Archive for the ‘Friday Fragments’ Category

FF: Bouncing Around

June 24, 2022
Mei-Ling Thinks This Book Is Tasty

This week, my reading is bouncing around among fiction and non-fiction, old stuff and new.

For those of you unfamiliar with this column, the Friday Fragments lists what I’ve read over the past week.  Most of the time I don’t include details of either short fiction (unless part of a book-length collection) or magazines.  The Fragments are not meant to be a recommendation list.  If you’re interested in a not-at-all-inclusive recommendation list, you can look on my website under Neat Stuff.

Once again, this is not a book review column.  It’s just a list with, maybe, a bit of description or a few opinions tossed in.  And it’s also a great place to tell me what you’re reading. 

My audio this week is a reader recommendation.

Completed:

The Hanging Tree by Ben Aaronovitch.  Yes.  Worked well, despite my having had spoilers from having read later works in the series.

Gentleman Jole and the Red Queen by Lois McMaster Bujold.  Audiobook.  The light tone hides a discussion of many serious issues.

The Hand in the Glove by Rex Stout.  Theodolinda “Dol” Bonner is the detective Nero Wolfe calls on when he needs a reliable female detective.  This novel looks at her first major case.  However, Rex Stout’s third person narratives are less lively than his first person, and in this one point of view jumps around.  I can’t help but wonder how this same plot would have worked as a Nero Wolfe.  Still, for a book first published in 1937, the female who runs her own detective business is a pretty radical concept!

In Progress:

DreamForge Anvil, issue 8.  Just starting.

The Lost Book of the Grail by Charlie Lovett.  Audiobook.  Just starting.

The Animal World of the Pharaohs by Patrick F. Houlihan.  This 1996 study is enjoyable, even if it falls a little too often into the “votive figure” or “probably religious significance” school of archeology.  Makes me wonder what the Funko Pop figures will be seen as by future archeologists.  (‘ve enjoyed the comments on the significance of Funko Pop figures.  I can take the idea that they just might be clan totems.)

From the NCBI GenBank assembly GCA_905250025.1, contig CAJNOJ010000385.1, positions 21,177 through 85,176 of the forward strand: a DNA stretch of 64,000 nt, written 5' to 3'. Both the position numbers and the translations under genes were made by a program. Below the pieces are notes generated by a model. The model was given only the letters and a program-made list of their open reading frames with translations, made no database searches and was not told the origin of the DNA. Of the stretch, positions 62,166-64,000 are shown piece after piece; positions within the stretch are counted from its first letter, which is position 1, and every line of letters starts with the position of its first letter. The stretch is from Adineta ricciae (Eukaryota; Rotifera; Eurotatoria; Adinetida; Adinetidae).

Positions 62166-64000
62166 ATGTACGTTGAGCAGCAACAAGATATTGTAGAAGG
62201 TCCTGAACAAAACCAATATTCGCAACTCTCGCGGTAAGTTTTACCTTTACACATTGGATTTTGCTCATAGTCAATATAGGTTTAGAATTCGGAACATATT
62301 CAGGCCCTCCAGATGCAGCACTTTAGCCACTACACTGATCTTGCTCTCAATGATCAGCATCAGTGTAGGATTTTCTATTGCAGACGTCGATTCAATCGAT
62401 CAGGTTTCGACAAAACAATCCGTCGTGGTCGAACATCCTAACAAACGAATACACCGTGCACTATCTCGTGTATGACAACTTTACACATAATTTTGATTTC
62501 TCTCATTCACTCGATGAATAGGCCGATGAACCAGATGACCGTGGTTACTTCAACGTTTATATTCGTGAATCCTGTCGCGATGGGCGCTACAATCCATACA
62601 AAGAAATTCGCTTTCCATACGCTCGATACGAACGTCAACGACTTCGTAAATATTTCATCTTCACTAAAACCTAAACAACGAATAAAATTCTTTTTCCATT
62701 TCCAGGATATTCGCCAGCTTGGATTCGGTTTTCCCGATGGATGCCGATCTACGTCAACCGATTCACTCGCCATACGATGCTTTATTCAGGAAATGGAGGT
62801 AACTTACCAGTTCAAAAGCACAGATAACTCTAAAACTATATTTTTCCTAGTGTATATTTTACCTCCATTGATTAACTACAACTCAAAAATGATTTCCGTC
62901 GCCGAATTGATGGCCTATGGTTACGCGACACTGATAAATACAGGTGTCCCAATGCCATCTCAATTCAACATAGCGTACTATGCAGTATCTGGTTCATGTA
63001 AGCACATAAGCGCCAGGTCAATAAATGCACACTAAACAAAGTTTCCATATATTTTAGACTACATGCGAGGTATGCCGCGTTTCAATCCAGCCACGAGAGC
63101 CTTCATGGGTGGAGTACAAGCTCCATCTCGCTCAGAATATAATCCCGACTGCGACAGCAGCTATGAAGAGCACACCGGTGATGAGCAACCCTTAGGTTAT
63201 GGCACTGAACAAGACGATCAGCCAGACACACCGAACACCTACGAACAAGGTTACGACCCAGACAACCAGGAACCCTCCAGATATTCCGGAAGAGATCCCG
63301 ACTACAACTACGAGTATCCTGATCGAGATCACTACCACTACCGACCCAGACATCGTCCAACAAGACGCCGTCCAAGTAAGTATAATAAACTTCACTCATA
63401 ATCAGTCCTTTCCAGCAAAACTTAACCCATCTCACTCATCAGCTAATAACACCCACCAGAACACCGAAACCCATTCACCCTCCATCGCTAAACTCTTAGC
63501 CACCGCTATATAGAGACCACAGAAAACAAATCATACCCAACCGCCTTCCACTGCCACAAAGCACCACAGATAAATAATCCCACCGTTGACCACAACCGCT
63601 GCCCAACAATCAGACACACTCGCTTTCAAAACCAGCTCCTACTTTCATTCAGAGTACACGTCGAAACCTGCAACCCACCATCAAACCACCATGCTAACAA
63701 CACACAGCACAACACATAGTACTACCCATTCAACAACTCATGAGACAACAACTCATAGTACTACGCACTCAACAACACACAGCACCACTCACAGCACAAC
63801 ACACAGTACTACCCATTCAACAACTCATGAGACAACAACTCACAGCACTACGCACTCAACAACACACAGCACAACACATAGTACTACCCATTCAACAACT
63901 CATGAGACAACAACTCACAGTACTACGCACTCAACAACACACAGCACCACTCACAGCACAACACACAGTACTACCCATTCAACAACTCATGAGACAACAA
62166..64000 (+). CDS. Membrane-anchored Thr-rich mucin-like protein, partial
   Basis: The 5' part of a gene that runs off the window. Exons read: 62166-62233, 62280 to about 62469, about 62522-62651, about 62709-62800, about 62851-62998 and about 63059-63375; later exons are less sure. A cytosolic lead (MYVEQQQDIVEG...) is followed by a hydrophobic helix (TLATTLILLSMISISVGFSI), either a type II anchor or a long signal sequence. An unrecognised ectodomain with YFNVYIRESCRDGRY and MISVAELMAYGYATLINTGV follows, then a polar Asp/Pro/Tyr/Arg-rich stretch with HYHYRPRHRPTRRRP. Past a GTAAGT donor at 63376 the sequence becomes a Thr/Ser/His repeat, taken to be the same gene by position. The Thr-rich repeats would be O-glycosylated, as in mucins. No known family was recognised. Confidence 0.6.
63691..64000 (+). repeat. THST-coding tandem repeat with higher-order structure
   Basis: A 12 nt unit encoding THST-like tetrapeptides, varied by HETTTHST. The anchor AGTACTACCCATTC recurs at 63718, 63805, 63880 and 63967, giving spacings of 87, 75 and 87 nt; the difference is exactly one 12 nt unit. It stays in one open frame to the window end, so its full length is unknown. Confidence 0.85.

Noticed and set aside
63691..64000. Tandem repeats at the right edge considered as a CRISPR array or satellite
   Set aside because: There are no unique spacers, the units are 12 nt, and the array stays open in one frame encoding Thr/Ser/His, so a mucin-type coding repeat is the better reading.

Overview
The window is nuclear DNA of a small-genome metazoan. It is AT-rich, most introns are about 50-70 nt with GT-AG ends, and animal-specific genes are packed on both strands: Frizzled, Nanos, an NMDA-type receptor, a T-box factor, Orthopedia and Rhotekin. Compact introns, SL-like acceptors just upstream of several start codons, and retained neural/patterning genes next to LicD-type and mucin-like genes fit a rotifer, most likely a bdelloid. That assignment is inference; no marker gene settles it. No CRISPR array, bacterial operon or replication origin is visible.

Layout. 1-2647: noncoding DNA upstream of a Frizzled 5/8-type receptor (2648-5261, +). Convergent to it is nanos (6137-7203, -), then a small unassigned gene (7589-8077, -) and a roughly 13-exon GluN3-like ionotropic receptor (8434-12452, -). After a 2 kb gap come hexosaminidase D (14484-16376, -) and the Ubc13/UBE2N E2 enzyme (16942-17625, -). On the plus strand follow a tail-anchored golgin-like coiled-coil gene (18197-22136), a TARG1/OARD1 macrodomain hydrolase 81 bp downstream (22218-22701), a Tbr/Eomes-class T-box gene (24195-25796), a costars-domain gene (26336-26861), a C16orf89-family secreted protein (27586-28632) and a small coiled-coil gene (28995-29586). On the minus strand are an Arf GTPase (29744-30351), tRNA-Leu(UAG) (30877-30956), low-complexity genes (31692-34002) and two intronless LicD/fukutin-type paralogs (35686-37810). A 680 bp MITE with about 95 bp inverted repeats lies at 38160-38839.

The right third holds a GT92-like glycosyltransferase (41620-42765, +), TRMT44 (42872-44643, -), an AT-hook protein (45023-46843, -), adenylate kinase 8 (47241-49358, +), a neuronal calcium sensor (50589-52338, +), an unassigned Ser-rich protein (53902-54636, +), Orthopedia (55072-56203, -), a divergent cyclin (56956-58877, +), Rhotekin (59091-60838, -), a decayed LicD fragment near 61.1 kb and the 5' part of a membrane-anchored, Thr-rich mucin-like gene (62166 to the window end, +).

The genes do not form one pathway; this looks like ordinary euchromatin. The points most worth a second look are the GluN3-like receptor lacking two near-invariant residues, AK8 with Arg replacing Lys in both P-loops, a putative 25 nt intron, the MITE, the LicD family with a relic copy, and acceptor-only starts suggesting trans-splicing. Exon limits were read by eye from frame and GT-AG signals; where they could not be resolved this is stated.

Also:

Bouncing around between several magazines, and some research reading.

FF: Out of Order

June 17, 2022
Regal Persephone

This week’s reading is rather scattered, but enjoyable nonetheless.

For those of you unfamiliar with this column, the Friday Fragments lists what I’ve read over the past week.  Most of the time I don’t include details of either short fiction (unless part of a book-length collection) or magazines.  The Fragments are not meant to be a recommendation list.  If you’re interested in a not-at-all-inclusive recommendation list, you can look on my website under Neat Stuff.

Once again, this is not a book review column.  It’s just a list with, maybe, a bit of description or a few opinions tossed in.  And it’s also a great place to tell me what you’re reading. 

Completed:

Solstice Wood by Patrician A. McKillip.  Contemporary fantasy, but with a tie to her non-contemporary novel Winter Rose.  I can see a re-read of that coming up when I can lay hands on a copy of Winter Rose.

False Value by Ben Aaronovitch.  Audiobook.  Peter Grant undercover…  as Peter Grant, which is an interesting conceit the author makes work. 

In Progress:

The Hanging Tree by Ben Aaronovitch.  Yes.  I’m reading the series out of order.

Gentleman Jole and the Red Queen by Lois McMaster Bujold.  Audiobook.  The light tone hides a thoughtful concept.

The Animal World of the Pharaohs by Patrick F. Houlihan.  This 1996 study is enjoyable, even if it falls a little too often into the “votive figure” or “probably religious significance” school of archeology.  Makes me wonder what the Funko Pop figures will be seen as by future archeologists.

Also:

Various new magazines arrived.  In reading the latest Archeology, I was amused that the letter column showed that I wasn’t the only one annoyed at rather casually reached conclusions in some of the articles in the previous issue.

FF: Storm Breaks

June 10, 2022
Roary Plays Kaiju

Last week, I mentioned I was doing a lot of brainstorming.  This week, I’ve been turning that into prose.  Also, with the release of A New Clan, known to longtime readers of my WW and FF as SK4, the latest Star Kingdom / Stephanie Harrington novel, I’ve had lots of little jobs to do.

For those of you unfamiliar with this column, the Friday Fragments lists what I’ve read over the past week.  Most of the time I don’t include details of either short fiction (unless part of a book-length collection) or magazines.  The Fragments are not meant to be a recommendation list.  If you’re interested in a not-at-all-inclusive recommendation list, you can look on my website under Neat Stuff.